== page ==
Credit for the People, by the People: Three pathways to smarter financial inclusion
In Spent: Looking for Change, the recent documentary about financial exclusion in the United States (embedded below), there is a moving segment about a young man named Justin who is determinedly rebuilding his life after having obliterated his credit rating by failing to repay his credit card debt. He says (from the 16:00 mark): “People often judge me on the choices I’ve made, not knowing the options that I had.” Maybe if we knew the limited options Justin had when he decided not to repay his debt, we would agree with him that he had taken the most appropriate, even responsible, action by not repaying. If that were the case, wouldn´t that make us want to trust him more rather than less? Years later, when his situation and options had changed, we would likely feel positive about offering him a new loan for a new beginning.
Economists say that credit bureaus are about solving information asymmetries between creditors and borrowers. But which asymmetries are the economists talking about, exactly? No credit bureau helps Justin explain to financial institutions that he was forced to scratch out a living entirely on his own from age 16, that his earnings didn´t always last to the end of the month, but that those days are now behind him. All the credit bureaus do is to propagate information on his past non-repayment.
As David Graeber argues compellingly in his sweeping history of money Debt: The First 5000 Years, we now take for granted that all loans must be repaid, fully and on time, as if that was a natural societal imperative – but that has not traditionally been the case. Debt moratoria, renegotiations, substitution for tokens of assets or labor, even wholesale cancellation of debts, are recurring themes everywhere. It is only fairly recently that debt repayments have become an absolute test of character, often summarized in a three digit score. Credit scoring has become something about you, disconnected from your circumstances and options.
With the digitization of finance, we face the daunting prospect of “the system” having an unforgiving and unforgetting memory of poor people´s formal debt repayments while knowing little else of any real significance about them. Credit providers will build a profile of you based on disjointed circumstantial evidence, slowly and painfully crossing datasets, almost accidentally – you have $20 in your savings account, a mobile ARPU of $1.70 per month, demonstrated successful repayment of a $10 instant mobile loan – but you can blow whatever positive attributes you’ve demonstrated all on one unpaid debt. One strike, you´re out. Big Data can become the basis for a new exclusion.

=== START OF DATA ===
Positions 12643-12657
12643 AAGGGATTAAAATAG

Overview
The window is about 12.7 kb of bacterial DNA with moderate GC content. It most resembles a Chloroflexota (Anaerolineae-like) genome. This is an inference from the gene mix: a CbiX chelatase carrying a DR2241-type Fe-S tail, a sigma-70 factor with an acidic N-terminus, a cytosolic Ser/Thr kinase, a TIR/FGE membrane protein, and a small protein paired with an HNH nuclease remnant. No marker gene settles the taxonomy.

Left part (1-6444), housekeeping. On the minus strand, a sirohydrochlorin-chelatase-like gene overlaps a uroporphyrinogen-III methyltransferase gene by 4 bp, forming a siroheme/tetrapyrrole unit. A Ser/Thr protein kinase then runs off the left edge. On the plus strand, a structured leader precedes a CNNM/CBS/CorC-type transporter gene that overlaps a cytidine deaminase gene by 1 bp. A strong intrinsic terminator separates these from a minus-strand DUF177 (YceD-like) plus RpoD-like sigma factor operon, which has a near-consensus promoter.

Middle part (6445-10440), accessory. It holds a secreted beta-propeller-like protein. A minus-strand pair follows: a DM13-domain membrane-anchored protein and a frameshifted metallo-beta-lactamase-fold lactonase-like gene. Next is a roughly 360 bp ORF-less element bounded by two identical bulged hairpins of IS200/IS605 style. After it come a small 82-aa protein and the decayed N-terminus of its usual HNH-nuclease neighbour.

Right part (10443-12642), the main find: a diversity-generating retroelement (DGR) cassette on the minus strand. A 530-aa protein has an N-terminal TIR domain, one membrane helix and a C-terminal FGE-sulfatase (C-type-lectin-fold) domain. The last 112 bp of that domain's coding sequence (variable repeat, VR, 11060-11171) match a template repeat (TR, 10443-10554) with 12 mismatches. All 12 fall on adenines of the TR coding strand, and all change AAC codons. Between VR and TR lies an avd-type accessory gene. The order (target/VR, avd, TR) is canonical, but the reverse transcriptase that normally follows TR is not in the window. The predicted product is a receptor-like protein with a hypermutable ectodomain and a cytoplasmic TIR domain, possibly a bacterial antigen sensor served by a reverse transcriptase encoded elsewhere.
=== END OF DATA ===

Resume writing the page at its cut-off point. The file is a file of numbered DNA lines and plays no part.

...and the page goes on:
Exclusion is often the result of ignorance. Ignorance creates prejudice: in the absence of concrete information, you generalize. And big data is fundamentally about drawing big generalizations – excuse me, correlations. I can easily believe that these correlations will work increasingly well on average, giving new financial opportunities to many. But in the process, many Justins will be pushed further into financial untouchability, silent casualties of the unfathomable wisdom of the machine. Something that demonstrably works on average may be commercially satisfactory, even socially impactful, but may fall short on inclusiveness – in the sense of helping those who need help the most.
A way to prevent these unfortunate side effects is for financial service providers to avoid single prescriptions and actively work towards enabling multiple avenues for credit, so that people like Justin can have several shots at getting the credit they need. Providers should recognize that they might never get close enough to poor customers living in marginalized communities to fully understand their evolving circumstances and options.
So in addition to seeking ways of collecting more data on prospective borrowers with which to make individual credit decisions, lenders should also seek ways to build more trusted relationships with local players in each community, who they can count on to make credit recommendations and help channel credit within their network of friends, customers, savings circles, and business associates. Justin´s credit need not come directly from a bank, it could come from a local store that understands the true nature of his troubles, or a neighbor who knows how he´s turned himself around.
In a recent paper, we develop this theme by exploring three different Pathways to Smarter Financial Inclusion: by serving poor people directly, reaching poor people indirectly through the businesses within their communities where they work and buy things, or using social networks as (informal) distribution channels. Note that all three pathways rely heavily on clever analytics, but the objective of each is subtly different: the first draws credit inferences from the little data that is specifically available on poor customers, the second creates sufficient business intelligence and data flow to be able to underwrite local traders´ and entrepreneurs´ credit decisions, and the third creates incentive structures for peer screening and monitoring. Check out the paper for a detailed explanation of these three pathways and their underlying opportunities and constraints.
Finance will reduce people´s sense of vulnerability only if it creates a hierarchy of options in people´s minds. It´s not necessarily the case that people want more credit, they just want more options. By moving beyond traditional methods of collecting and interpreting borrower data, financial service providers can help provide those options to people who are often excluded.